The right tool for the job makes the job easier. At least that's what I tell my wife when I come home from the hardware store with new tools. As my collection of tools grows, I find I can often improvise the right tool out of the equipment on hand. But I don't have any emotional attachment to the tools themselves, as long as they get the job done. And if I recommend a tool to a friend, I don't need to defend the merits of whether the tool came from my local hardware store or a national chain.
Would that the arguments over operating systems (OSs) were that simple. Apple's recent resuscitation with the release of the iMac, Novell's release of NetWare 5.0, and the long-awaited release of Windows NT 5.0 beta 2 are again fanning the flames of the OS jihad. I just wish someone would come up with an argument other than "Anybody but Microsoft."
Novell's taken the right approach. The company's goal is to coexist with NT in the server environment. And Novell has released tools for a mixed NetWare and NT environment that simplify the network administrator's job. Assuming that users of NetWare (and its derivatives) want to integrate NT into their network environments, Novell has built services such as NDS for NT to facilitate the process. But the company doesn't try to force users off NT; rather, Novell has thought out and designed its tools to help administrators do their jobs. NetWare is an excellent network platform, and performing a wholesale rip and replace of NetWare networks just to install NT makes little sense.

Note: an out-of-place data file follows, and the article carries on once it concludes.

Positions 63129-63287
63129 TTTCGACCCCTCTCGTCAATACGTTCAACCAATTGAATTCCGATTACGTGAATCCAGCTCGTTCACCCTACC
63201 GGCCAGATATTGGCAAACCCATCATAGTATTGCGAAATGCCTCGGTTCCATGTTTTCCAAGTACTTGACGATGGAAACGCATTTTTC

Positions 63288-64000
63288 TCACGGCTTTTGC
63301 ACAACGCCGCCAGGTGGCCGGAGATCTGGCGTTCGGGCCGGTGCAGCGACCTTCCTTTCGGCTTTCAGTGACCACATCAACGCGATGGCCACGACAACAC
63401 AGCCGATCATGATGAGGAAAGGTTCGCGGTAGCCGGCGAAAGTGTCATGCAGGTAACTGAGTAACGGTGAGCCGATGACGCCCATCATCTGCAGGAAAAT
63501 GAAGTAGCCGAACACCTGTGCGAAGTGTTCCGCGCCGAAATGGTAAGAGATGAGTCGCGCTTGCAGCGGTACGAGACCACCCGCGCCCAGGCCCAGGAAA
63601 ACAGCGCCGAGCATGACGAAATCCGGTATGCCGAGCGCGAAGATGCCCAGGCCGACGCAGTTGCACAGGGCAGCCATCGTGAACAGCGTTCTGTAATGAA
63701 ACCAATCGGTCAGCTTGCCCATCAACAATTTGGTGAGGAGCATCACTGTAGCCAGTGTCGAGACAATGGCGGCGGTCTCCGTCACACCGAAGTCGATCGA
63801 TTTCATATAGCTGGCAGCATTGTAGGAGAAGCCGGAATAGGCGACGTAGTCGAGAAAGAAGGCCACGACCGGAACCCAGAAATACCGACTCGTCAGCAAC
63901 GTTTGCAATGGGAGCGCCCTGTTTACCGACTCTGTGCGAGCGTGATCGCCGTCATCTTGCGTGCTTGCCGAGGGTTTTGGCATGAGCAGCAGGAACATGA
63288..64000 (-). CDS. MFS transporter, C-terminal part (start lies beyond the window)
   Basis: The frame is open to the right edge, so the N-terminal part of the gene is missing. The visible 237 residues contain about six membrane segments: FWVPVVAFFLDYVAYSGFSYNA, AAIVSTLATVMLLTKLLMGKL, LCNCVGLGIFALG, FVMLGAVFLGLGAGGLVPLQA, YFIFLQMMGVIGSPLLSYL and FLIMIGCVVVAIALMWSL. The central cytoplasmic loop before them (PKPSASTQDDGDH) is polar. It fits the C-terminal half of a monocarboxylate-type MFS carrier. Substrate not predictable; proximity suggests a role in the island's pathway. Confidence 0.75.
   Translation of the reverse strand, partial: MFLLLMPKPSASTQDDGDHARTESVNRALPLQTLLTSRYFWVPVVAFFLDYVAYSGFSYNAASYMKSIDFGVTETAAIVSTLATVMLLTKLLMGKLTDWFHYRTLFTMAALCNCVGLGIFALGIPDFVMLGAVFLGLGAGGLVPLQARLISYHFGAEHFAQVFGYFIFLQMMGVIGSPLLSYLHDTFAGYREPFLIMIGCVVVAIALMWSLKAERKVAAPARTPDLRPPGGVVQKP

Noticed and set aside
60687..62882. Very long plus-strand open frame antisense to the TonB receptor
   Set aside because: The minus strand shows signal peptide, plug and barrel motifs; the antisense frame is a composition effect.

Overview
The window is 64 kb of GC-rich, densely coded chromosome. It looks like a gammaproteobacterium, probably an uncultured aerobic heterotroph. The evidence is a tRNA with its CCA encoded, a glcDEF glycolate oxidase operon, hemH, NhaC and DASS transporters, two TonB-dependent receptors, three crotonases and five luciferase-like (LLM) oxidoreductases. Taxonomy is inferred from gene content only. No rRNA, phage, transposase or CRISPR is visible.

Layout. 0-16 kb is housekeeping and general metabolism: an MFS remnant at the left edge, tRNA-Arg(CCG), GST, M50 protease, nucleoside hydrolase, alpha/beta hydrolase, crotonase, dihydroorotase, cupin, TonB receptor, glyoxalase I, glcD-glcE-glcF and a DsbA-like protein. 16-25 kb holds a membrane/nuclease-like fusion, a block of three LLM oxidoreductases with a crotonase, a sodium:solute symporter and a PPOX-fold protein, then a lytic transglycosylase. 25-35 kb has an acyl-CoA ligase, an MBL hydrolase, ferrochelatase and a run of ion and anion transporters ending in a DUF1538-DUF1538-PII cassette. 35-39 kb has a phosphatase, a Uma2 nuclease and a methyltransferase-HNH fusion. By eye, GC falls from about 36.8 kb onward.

Novell has also learned to talk the talk. The company doesn't attempt to run down Microsoft or its products. Rather, Novell points out the areas in which it believes its products are superior and describes how its products can help a business gain a competitive advantage. And this approach, along with the tools to make the job easier, keeps and holds the attention of users in the trenches and the suits upstairs.
Microsoft needs to learn this lesson. Although Microsoft provides tools for integrating NT into NetWare networks, the company takes the approach that this integration is temporary, and that the eventual goal is to remove Novell networks completely. Historically, Microsoft has released NetWare migration tools well before the company ever released any kind of integration tools. NT 5.0 beta 2 contains tools for migrating networks off NDS to Active Directory (AD), but these tools don't yet work the other way. To give Microsoft credit, NT 5.0 beta 2 contains management tools that work with NDS. But Microsoft's goal of domination, not integration, makes a lot of people nervous.
Don't get me wrong; I spend most of my life working with some form of NT Workstation or NT Server. I host a half dozen different domains on NT Server, run several Web sites on Internet Information Server (IIS), and handle a couple thousand email messages a day with a Sendmail implementation that runs on NT Server. But I don't use NT for everything.
For example, my Internet-connected router is a dedicated piece of hardware, and will remain so for the foreseeable future. Likewise, I use a dedicated router that supports analog and ISDN connections on the same lines to dial in to my network. I can use NT Server to perform these tasks, but dedicated hardware does a better job, even with the major improvements that Microsoft has introduced with NT's Routing and Remote Access Service (RRAS). Most important, except for firmware upgrades over the past 3 years, my Internet and dial-in routers have never gone offline. Finally, I always keep proprietary and x86 non-NT servers (i.e., NetWare 4.x, intraNetWare, and various flavors of UNIX) around for compatibility testing.